Thursday, July 15, 2010

Midterm Referendum

The Senate passed financial reform legislation that President Barack Obama will sign into law next Wednesday. This legislation will address many of the problems that led to the near total collapse of the American economy.

This is the latest in an impressive list of successes by President Obama, which should be winning him praise from Americans and political pundits. Yet the President continues to struggle in national polls and his party's control of Congress is threatened.

Just look at the huge legislative victories the Obama White House has had since taking office. Last year Congress, over fierce Republican opposition, passed a $787 billion stimulus package that has saved or added more than 2.5 million jobs since it was enacted according to many estimates. The president continued the TARP program for ailing banks and invested in the failing American auto industry. The large banks have now repaid their loans with interest and are experiencing robust profits, and the U.S. auto industry is surging back as well.

In an historic move, and following a brutal battle, President Obama was able to sign major health care reform legislation into law, which extends coverage to 32 million uninsured Americans and eliminated pre-existing conditions as an insurance loophole. President Obama also appointed the first Hispanic Supreme Court justice and signed into law the Lilly Ledbetter Fair Pay Act that will enable women to be paid equally to men for their work.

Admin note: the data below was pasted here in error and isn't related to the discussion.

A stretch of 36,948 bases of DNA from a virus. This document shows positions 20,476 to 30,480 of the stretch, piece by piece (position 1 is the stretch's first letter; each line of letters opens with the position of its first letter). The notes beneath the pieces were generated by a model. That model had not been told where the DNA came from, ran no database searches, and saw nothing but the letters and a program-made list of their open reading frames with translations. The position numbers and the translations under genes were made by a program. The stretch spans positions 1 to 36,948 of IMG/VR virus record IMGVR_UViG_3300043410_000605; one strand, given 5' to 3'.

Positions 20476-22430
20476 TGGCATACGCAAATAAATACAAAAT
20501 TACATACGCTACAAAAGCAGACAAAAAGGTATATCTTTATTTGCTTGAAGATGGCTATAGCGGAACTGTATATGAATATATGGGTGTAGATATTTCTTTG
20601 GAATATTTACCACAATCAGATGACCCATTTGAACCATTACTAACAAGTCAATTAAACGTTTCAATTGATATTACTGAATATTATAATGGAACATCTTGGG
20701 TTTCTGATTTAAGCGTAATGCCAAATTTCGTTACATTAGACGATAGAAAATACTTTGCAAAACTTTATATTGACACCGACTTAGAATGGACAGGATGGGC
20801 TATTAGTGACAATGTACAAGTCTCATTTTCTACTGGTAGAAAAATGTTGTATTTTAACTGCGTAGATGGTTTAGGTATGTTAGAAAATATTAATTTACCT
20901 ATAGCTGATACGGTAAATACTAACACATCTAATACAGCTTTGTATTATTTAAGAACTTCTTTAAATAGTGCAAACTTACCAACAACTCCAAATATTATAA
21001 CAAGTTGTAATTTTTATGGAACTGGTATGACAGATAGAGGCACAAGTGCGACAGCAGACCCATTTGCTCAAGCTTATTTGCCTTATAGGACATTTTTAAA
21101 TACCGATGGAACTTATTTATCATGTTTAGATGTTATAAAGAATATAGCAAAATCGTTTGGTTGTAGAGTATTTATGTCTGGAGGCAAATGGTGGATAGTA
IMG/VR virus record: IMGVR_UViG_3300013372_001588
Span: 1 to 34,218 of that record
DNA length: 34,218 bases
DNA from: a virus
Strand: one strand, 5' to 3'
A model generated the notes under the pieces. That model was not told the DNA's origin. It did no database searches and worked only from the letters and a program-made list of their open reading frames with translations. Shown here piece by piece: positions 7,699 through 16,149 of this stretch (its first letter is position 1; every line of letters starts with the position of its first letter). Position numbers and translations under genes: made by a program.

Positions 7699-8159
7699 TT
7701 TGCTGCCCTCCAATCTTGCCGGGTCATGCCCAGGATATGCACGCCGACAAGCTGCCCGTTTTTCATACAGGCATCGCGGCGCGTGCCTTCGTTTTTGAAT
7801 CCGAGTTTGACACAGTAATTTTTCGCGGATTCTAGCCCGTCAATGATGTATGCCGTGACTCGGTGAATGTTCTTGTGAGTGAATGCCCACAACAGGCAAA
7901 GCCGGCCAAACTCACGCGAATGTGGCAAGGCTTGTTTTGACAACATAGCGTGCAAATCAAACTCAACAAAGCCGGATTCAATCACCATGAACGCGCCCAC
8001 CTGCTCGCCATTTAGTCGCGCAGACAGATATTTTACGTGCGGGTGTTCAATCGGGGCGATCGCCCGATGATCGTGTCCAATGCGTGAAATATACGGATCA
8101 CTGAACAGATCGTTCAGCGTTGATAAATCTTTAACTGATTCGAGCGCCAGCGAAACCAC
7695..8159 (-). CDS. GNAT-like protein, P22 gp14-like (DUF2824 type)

Nonetheless, a stubbornly high unemployment rate and slowly recovering economy, a burgeoning national debt, a catastrophic oil spill in the Gulf of Mexico and two wars, Afghanistan and Iraq, continue to weigh heavily on the Obama presidency. And Republicans are doing all they can to focus the attention of Americans on these issues despite the fact that they had a major hand in creating the mess.

As a consequence, Democrats face the real prospect of losing control of the House of Representatives during this fall's Midterm elections. Of course the party in power usually does suffer loses during these elections, but many Democrats who won in Republican districts because of Obama are now vulnerable.

The Republican agenda is to make this coming election a referendum on President Obama. For sure the president's approval ratings are down. But the Republican Party's approval ratings are significantly lower. And it is no surprise because, other than saying no to health care reform, to financial reform and apologizing to BP for the way it has been treated by the White House, it appears that their big idea is to extend the Bush tax cuts to the wealthy. They do not offer a "Contract with America" that helped them win the 1994 Midterms.

The White House and the Democratic Party must energize voters this November, especially independents, to retain control. This will be a major challenge with unemployment at nearly 10%. It must also get members of the progressive wing of its party to enthusiastically embrace the president's achievements even if they view them as not going far enough.

Democrats, the White House and President Obama must more effectively and passionately communicate to the voters that under their leadership the country is moving in the right direction again. And the focus of their agenda must be to create jobs.

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